A clearly angry President Obama called Wednesday "a pretty shameful day for Washington" after the US Senate failed to pass a key bipartisan bill to expand background gun checks in the wake of the Sandy Hook massacre.
He called the gun lobby "willful liars" and berated mostly Republican senators for "looking for any excuse" to vote "no" on a compromise bill hammered out by Sens. Pat Toomey (R) of Pennsylvania and Joe Manchin (D) of West Virginia that would have made it harder for criminals and the mentally ill to legally buy guns at gun shows or over the Internet.
But in his comments, Mr. Obama also hinted at a distinct "passion" gap between those who love guns and those who want to see more restrictions on gun ownership. Flanked by some Sandy Hook parents as well as former Rep. Gabrielle Giffords, a gun owner who barely survived an assassination attempt three years ago, Obama acknowledged that the 90 percent of Americans who, according to polls, support stronger background checks didn't carry as much weight as impassioned gun supporters who have burned up the phone lines to Washington in opposition to any new federal gun control measure.
"An intense minority of gun owners intimidated senators," Obama said.
The statement was an tacit admission that, even after several of the most traumatic mass shootings in American history in recent years, culminating in the massacre of 20 Sandy Hook first-graders and six staff in Newtown, Conn., last December, the dynamics of the gun control debate appear to have changed little.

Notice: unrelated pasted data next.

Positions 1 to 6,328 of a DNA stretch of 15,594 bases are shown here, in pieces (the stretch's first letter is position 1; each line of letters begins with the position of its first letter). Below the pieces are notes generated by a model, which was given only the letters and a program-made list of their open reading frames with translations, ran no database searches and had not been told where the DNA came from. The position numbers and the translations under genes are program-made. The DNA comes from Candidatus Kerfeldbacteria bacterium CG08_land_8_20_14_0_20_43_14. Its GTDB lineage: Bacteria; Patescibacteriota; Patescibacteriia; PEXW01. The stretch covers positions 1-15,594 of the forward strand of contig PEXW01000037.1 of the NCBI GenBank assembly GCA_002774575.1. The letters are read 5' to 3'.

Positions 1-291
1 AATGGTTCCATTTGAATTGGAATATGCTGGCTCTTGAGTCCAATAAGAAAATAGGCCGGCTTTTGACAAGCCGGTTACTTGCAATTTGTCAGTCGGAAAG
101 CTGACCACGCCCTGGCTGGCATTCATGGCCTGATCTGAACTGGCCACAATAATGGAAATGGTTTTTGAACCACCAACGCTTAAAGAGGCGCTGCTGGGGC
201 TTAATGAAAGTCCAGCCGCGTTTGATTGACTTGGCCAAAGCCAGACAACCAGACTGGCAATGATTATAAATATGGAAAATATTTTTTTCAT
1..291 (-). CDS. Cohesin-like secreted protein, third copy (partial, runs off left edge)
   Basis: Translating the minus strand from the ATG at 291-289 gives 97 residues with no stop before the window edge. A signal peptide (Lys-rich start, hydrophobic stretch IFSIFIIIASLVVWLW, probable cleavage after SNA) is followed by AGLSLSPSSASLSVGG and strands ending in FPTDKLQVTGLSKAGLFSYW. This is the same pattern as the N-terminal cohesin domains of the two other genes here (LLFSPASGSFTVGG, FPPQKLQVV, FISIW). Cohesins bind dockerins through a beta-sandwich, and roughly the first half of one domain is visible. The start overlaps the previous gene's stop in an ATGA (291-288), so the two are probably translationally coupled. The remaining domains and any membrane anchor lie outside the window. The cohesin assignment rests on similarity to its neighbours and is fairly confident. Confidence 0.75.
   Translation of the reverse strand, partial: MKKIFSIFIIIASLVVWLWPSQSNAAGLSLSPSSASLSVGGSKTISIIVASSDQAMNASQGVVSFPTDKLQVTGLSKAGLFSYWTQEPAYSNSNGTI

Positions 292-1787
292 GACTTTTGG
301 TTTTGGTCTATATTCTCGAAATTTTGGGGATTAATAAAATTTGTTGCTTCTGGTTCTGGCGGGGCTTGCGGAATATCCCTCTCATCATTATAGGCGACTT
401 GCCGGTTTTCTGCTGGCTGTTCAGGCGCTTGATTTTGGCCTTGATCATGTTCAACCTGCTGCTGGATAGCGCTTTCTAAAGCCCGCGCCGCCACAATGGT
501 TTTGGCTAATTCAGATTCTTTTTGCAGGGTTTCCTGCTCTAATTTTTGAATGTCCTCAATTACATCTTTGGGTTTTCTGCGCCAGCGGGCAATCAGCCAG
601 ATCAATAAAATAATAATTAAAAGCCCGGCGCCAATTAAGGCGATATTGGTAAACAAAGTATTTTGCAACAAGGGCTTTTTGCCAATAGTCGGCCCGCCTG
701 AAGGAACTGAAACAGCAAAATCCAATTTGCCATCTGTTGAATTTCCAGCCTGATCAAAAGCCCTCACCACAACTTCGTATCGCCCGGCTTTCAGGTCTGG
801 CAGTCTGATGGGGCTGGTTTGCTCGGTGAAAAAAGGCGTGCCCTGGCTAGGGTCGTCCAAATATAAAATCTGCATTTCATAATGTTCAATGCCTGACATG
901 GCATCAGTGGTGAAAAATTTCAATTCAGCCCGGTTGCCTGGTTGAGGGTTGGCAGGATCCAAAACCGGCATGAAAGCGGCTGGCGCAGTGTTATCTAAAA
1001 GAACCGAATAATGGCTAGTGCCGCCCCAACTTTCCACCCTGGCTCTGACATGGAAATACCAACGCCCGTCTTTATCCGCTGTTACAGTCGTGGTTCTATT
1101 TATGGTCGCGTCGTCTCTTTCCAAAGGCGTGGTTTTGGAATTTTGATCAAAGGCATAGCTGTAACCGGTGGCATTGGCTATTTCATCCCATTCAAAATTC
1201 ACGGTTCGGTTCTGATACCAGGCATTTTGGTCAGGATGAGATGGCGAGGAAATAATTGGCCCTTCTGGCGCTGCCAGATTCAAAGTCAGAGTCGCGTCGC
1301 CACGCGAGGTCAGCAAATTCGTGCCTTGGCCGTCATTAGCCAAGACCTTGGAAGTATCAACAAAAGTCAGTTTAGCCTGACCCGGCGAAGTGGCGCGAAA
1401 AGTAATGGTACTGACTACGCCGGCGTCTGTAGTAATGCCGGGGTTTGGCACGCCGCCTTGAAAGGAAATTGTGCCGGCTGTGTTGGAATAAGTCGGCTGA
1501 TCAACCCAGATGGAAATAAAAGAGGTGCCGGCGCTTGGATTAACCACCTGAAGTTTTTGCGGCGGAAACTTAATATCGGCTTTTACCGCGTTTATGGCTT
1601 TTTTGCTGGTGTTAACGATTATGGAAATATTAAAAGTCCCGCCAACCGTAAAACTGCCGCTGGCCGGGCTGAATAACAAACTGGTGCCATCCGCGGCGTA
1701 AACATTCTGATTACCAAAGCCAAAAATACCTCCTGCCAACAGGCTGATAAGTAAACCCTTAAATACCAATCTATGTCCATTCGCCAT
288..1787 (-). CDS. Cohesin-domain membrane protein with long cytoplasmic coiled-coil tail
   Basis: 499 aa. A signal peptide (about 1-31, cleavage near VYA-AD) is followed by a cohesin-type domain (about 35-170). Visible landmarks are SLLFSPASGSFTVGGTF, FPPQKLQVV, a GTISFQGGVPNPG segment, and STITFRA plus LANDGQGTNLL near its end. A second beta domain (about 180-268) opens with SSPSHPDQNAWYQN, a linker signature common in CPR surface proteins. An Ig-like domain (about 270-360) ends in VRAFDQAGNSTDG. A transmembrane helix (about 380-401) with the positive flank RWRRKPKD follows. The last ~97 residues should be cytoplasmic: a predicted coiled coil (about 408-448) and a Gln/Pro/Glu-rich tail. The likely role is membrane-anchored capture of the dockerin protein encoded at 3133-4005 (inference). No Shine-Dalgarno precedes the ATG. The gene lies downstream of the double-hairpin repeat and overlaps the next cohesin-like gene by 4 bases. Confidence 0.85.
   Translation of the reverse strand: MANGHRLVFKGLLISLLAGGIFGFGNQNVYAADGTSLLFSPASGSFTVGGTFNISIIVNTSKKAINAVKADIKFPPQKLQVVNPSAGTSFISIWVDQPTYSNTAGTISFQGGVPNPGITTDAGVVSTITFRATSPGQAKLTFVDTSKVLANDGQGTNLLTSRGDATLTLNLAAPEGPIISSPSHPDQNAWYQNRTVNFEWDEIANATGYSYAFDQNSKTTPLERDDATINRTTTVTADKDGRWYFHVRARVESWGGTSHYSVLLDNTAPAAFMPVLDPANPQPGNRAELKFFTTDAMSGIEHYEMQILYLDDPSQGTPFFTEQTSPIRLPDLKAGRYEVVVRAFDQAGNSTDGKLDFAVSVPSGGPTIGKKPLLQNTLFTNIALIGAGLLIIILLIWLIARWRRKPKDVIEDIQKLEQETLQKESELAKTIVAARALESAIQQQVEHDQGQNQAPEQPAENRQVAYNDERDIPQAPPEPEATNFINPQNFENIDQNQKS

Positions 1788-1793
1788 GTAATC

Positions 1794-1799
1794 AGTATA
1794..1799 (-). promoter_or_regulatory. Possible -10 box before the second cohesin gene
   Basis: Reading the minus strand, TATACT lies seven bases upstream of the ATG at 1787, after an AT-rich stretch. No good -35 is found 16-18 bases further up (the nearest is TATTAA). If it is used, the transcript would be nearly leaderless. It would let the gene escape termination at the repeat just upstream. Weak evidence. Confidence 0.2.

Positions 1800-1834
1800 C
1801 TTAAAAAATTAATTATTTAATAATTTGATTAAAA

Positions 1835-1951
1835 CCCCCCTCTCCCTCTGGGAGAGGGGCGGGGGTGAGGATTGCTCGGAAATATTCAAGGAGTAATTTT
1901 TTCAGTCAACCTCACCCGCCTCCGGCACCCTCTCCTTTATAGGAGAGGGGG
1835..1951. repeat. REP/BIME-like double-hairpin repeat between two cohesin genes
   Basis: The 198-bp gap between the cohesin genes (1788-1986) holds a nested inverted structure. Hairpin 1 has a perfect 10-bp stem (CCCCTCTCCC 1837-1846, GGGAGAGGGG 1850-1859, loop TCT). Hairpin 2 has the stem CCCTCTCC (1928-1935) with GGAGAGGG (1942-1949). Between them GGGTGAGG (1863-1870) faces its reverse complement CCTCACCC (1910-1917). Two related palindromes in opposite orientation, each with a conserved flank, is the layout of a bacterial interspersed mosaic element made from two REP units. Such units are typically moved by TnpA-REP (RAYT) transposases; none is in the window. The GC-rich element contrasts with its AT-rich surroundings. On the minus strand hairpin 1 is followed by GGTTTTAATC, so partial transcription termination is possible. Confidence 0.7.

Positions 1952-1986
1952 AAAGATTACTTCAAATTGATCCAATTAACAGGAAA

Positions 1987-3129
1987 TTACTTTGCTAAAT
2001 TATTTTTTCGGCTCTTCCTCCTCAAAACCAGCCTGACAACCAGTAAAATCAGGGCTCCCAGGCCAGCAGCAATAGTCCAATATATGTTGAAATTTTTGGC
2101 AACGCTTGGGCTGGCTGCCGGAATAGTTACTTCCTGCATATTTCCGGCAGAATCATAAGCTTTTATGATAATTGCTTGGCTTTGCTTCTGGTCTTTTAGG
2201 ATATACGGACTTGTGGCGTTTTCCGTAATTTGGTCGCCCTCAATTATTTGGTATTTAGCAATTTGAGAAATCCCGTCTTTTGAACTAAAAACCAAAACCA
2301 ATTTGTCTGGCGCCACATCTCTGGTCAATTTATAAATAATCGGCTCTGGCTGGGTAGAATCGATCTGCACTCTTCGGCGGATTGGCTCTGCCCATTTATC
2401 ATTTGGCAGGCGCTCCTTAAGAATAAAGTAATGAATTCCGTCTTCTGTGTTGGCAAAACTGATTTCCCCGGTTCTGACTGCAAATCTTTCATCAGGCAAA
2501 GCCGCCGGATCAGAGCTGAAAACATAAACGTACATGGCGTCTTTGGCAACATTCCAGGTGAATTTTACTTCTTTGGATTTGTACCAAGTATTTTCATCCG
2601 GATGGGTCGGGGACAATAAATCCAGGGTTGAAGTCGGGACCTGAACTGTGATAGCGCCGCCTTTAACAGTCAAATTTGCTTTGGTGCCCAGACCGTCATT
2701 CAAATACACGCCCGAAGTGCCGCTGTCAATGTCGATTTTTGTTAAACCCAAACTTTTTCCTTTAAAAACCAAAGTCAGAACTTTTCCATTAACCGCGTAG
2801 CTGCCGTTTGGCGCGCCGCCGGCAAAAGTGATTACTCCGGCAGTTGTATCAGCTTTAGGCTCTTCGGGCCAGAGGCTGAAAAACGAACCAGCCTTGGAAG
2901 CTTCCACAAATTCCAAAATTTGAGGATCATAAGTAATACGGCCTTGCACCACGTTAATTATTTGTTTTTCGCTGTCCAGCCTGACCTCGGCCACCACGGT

After the Newtown shootings, that did not appear to be the case. Unlike other previous mass shootings, the Newtown massacre nudged public opinion toward increased gun control - including an assault weapons ban, limits on magazine size, and expanded background checks - giving the first opening in a generation for a major shift in how America, a nation with a clear gun violence problem, addresses gun ownership without infringing on the Second Amendment.
An AP-Gfk poll in January showed 58 percent of American in support of stronger gun laws. But as of this month, only 49 percent of Americans said the same thing.
The defeat was bitter for Obama, who had spent enormous political capital to shore up disparate antigun violence groups in order to put pressure on lawmakers. The failure of that strategy amounted to an "unmitigated disaster," as one senior Obama associate told the National Journal.
The defeat came after several emotional meetings with gun victims, including former Ms. Giffords and families of the Newtown victims. What became the centerpiece of the push to woo reluctant Republicans was a compromise amendment by Senators Toomey and Manchin, which expanded background checks for many gun sales.
The vote was 54 to 46, well short of the 60 needed to break a filibuster. Three Republicans voted in favor, five Democrats voted against - though one was Senate majority leader Harry Reid (D) of Nevada, who, under Senate rules, had to vote "no" if he wanted to keep open the possibility of bringing the bill …